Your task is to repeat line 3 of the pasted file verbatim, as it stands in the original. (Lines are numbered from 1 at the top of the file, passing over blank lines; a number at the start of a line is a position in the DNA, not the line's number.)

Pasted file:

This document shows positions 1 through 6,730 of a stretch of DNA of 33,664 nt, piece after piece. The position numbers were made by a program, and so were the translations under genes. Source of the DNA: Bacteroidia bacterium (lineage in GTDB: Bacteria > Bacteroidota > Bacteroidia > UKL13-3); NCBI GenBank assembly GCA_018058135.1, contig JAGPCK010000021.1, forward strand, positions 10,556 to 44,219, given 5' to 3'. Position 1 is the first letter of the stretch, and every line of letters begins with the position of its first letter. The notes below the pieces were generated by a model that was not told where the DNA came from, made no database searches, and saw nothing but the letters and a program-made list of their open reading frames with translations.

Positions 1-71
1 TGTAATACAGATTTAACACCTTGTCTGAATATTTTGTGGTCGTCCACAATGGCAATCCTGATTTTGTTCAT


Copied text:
1 TGTAATACAGATTTAACACCTTGTCTGAATATTTTGTGGTCGTCCACAATGGCAATCCTGATTTTGTTCAT